In the race for technology, the US giant Google claims to have reached a new milestone, that of "quantum supremacy", with computers much more powerful than "conventional" computers.

The US computer giant Google claims to have reached a milestone known as "quantum supremacy" by manufacturing a machine with capabilities far superior to those of the most powerful conventional computers, according to the Financial Times Friday.

These calculators of a new type are able, for some tasks, to realize them much more quickly than current machines because they can use astonishing properties of the particles allowing to escape the rules of the classical physics. A study of Google researchers describing this innovation, as seen by journalists from the business daily, was briefly published on the NASA website this week before being removed.

The researchers would say that their processor is capable of conducting an operation in three minutes and twenty seconds where it would take 10,000 years at most advanced computers today. They would have reached the "quantum supremacy", clearly demonstrating that a quantum computer beats performance of a conventional computer.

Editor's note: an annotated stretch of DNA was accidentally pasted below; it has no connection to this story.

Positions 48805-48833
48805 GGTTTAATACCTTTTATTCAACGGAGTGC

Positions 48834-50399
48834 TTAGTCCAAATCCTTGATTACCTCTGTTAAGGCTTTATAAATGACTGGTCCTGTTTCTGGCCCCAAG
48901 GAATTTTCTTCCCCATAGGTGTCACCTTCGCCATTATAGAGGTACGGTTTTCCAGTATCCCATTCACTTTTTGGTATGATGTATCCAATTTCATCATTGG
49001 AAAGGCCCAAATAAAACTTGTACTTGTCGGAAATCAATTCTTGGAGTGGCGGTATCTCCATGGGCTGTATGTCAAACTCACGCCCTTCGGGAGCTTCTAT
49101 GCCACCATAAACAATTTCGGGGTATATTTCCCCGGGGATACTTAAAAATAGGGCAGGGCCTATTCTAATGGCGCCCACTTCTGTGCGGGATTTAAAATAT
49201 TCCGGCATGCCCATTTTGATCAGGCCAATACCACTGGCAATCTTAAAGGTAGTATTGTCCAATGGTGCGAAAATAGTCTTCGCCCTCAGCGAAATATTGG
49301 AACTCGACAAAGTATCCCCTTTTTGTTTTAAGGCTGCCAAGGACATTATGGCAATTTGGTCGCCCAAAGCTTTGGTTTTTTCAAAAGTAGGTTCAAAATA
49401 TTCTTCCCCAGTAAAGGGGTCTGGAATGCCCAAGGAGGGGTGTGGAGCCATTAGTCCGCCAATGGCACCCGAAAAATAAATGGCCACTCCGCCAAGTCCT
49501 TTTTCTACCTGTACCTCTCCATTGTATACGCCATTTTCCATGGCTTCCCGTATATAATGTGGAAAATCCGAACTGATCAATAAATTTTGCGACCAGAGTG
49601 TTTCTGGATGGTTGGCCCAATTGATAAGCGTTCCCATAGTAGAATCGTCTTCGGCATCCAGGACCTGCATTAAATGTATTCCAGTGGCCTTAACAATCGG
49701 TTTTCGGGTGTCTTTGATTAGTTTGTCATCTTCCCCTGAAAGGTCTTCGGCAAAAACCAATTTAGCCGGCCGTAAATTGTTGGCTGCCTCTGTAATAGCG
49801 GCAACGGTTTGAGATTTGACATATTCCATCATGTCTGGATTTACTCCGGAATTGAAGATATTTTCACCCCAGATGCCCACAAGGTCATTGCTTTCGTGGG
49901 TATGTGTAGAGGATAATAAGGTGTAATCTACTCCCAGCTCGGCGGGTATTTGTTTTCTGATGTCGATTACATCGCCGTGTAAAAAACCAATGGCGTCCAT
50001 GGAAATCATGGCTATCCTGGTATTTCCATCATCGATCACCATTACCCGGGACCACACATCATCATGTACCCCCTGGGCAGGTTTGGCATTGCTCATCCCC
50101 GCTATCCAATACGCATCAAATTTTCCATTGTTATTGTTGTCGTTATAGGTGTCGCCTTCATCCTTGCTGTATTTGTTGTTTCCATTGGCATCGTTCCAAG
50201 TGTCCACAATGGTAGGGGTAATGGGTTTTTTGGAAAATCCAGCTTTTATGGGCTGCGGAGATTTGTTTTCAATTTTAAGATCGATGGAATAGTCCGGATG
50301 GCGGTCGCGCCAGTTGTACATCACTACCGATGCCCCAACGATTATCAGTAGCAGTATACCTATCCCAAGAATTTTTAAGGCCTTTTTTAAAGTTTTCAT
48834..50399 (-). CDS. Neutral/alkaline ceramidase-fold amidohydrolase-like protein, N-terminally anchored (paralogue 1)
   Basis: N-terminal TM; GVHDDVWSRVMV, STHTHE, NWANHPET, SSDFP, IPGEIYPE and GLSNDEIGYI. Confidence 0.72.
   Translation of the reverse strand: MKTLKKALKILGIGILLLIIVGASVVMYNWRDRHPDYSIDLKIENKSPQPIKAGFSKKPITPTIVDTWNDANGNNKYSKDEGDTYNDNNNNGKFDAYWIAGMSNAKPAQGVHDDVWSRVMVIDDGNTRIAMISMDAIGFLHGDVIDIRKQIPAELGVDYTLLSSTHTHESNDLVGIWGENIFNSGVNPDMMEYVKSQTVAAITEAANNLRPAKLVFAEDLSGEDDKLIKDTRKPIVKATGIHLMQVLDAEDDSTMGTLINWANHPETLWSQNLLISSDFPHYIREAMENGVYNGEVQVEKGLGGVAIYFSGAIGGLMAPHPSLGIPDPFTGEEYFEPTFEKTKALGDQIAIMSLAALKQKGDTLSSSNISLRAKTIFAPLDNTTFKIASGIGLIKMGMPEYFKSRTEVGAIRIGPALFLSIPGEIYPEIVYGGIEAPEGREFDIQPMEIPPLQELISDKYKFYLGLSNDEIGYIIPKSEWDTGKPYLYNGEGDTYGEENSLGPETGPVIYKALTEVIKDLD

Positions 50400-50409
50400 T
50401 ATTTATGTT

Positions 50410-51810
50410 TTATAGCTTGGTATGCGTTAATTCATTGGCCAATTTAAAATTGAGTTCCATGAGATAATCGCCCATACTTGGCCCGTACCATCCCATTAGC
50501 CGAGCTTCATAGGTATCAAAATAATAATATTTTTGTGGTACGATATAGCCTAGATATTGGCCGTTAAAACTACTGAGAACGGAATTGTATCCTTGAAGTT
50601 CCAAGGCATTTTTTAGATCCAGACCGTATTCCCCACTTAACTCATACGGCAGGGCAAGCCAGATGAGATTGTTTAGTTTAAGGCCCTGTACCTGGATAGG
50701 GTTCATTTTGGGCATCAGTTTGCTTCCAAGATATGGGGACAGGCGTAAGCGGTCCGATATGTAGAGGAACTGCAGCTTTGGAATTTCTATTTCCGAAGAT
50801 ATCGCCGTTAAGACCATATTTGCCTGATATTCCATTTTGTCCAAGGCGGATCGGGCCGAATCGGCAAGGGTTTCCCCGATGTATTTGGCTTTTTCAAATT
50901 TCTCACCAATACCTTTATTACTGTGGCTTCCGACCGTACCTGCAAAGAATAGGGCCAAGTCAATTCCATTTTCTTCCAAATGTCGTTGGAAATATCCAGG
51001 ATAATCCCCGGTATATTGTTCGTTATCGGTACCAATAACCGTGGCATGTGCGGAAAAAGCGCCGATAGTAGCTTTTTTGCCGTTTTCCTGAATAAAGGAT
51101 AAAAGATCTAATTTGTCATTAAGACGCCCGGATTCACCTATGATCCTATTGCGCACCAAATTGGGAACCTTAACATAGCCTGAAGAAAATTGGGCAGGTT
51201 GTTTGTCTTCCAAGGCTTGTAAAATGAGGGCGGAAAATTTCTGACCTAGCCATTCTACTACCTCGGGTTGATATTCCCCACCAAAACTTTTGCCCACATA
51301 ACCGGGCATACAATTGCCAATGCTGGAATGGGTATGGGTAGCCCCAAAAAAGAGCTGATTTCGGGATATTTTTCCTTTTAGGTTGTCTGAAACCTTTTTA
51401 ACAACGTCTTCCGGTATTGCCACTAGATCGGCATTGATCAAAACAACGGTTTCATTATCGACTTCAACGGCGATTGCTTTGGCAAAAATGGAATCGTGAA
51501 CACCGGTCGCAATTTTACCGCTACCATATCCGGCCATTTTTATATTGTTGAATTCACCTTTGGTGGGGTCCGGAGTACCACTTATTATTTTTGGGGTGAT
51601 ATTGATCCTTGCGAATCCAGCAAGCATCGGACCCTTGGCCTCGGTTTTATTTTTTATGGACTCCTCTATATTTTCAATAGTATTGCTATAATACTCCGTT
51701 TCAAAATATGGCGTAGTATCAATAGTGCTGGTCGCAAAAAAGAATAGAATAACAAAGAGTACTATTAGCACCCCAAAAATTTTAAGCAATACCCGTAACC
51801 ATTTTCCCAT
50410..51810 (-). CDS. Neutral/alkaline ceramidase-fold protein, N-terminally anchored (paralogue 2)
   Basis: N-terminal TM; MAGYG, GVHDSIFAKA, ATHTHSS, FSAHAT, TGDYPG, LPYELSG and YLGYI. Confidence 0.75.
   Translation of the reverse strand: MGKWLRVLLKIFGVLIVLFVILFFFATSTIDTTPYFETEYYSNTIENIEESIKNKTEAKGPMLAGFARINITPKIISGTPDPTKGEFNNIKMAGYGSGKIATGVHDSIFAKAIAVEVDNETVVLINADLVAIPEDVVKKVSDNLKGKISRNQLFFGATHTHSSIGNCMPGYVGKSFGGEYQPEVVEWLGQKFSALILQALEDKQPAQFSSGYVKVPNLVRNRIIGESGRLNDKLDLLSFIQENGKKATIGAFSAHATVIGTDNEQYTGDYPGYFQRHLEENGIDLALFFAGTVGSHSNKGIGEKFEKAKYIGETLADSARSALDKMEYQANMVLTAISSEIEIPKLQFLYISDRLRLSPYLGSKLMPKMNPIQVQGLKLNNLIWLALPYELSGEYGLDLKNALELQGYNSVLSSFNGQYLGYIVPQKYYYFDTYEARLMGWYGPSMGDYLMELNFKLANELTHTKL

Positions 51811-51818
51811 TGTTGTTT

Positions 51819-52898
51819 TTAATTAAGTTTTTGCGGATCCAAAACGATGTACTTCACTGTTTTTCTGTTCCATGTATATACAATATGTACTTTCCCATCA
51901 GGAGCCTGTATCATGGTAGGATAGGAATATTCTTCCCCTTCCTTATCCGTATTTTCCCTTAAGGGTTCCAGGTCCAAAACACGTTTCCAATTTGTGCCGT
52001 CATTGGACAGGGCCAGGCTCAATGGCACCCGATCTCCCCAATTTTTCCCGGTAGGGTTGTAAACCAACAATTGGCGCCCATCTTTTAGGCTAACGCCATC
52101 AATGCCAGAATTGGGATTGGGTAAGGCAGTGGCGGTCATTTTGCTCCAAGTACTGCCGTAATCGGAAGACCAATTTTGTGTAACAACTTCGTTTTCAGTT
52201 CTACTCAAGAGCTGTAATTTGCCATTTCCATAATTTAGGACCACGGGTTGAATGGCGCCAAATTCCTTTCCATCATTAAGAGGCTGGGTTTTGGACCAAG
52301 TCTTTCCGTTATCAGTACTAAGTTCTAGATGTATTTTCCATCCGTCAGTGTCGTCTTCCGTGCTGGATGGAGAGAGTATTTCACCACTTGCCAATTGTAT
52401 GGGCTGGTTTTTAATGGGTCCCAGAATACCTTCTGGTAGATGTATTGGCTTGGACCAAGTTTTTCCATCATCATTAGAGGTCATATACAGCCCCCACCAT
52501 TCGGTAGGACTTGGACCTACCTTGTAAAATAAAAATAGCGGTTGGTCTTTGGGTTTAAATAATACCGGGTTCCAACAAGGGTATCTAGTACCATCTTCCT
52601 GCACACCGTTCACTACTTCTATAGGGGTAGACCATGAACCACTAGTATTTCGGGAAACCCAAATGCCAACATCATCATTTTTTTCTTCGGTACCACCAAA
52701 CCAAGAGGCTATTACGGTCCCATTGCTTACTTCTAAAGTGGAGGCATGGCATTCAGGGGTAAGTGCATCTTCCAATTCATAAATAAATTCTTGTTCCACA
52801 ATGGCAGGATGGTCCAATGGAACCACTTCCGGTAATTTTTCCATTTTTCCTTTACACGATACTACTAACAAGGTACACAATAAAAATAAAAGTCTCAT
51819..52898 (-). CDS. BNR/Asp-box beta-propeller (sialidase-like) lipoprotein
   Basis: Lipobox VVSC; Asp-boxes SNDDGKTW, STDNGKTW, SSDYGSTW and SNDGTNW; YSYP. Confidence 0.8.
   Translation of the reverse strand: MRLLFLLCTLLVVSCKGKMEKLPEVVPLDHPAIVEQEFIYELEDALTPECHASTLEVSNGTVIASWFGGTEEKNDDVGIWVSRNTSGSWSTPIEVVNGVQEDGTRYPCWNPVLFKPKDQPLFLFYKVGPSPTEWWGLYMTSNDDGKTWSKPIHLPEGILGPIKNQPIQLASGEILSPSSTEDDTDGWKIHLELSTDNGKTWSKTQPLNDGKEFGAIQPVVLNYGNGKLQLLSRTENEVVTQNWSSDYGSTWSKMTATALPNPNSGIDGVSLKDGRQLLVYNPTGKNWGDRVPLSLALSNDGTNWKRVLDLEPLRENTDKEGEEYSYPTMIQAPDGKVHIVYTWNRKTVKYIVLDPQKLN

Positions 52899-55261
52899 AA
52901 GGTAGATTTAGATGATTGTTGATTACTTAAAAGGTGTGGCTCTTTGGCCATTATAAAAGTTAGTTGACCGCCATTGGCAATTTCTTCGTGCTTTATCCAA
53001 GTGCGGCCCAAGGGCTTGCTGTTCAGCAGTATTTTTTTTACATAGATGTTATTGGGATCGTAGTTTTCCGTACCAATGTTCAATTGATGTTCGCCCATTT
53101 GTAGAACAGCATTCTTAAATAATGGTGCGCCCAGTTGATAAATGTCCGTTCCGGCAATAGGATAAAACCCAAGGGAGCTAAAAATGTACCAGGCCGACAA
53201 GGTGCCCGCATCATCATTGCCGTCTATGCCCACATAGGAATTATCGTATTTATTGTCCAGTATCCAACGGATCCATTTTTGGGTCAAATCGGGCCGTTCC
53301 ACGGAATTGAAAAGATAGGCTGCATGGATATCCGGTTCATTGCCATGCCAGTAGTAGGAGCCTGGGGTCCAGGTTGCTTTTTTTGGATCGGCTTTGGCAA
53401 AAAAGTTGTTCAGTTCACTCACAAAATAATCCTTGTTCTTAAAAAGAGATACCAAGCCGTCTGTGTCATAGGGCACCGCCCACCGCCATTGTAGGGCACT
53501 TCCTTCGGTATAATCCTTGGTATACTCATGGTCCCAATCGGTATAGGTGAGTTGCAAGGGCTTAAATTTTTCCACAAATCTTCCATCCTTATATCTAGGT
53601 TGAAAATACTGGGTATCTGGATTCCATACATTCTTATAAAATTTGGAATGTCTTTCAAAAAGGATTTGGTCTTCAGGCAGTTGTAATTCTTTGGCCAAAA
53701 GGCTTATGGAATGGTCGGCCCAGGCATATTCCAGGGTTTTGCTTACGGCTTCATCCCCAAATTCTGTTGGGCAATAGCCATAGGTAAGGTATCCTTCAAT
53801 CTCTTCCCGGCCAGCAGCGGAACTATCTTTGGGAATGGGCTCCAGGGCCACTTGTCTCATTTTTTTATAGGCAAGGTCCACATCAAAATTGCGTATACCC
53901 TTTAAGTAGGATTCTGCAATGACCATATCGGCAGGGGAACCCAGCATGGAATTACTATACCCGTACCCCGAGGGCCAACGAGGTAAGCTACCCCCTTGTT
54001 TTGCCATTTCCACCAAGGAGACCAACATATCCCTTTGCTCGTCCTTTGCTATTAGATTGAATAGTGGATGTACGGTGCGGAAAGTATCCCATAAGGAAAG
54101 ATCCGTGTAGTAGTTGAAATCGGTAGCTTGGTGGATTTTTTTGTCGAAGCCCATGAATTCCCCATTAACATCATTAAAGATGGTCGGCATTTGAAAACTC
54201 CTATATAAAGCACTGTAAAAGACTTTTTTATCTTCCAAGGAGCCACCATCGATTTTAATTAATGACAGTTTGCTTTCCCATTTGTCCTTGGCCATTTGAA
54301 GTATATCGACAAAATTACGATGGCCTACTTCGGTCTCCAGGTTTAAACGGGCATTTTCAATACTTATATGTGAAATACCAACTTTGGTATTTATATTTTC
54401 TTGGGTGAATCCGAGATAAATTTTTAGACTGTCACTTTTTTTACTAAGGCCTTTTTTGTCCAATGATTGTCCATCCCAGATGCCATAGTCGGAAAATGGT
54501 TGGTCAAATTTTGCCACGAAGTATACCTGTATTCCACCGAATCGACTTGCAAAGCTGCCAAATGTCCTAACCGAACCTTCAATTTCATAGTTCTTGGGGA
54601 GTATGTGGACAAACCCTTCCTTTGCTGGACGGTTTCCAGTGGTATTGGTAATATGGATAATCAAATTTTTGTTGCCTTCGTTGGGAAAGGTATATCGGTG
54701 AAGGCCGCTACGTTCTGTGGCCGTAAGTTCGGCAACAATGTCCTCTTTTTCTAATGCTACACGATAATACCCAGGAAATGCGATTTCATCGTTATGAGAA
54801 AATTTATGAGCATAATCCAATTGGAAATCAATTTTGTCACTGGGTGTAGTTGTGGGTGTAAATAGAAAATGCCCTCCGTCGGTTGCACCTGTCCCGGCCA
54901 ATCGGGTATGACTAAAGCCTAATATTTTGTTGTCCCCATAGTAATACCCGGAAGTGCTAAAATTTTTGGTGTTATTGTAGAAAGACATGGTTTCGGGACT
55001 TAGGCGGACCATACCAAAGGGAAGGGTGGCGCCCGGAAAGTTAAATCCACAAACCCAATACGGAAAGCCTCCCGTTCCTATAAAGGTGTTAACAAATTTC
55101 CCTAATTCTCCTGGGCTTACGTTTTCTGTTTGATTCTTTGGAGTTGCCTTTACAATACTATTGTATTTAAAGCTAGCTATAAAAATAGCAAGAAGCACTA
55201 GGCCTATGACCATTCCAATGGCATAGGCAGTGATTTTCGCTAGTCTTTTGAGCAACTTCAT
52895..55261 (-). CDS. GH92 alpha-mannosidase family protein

"No code is indecipherable," says tech entrepreneur, running for Democratic primary

According to researchers at the California company, the machine can solve only one calculation at a time and the use of quantum machines for real industrial applications will not be done for several years. But it's "an essential step towards large-scale quantum computing," they write in the study according to the Financial Times.

If there are already prototypes of quantum computers, they can only perform tasks similar to those performed by a normal computer, but more quickly. Successful quantum computers could change the game in areas such as cryptography, chemistry or artificial intelligence.

Tech entrepreneur Andrew Yang, running for the Democratic primary, welcomed the move. "That Google is implementing quantum computing is an important step, which means, among other things, that no code is indecipherable," he wrote on Twitter.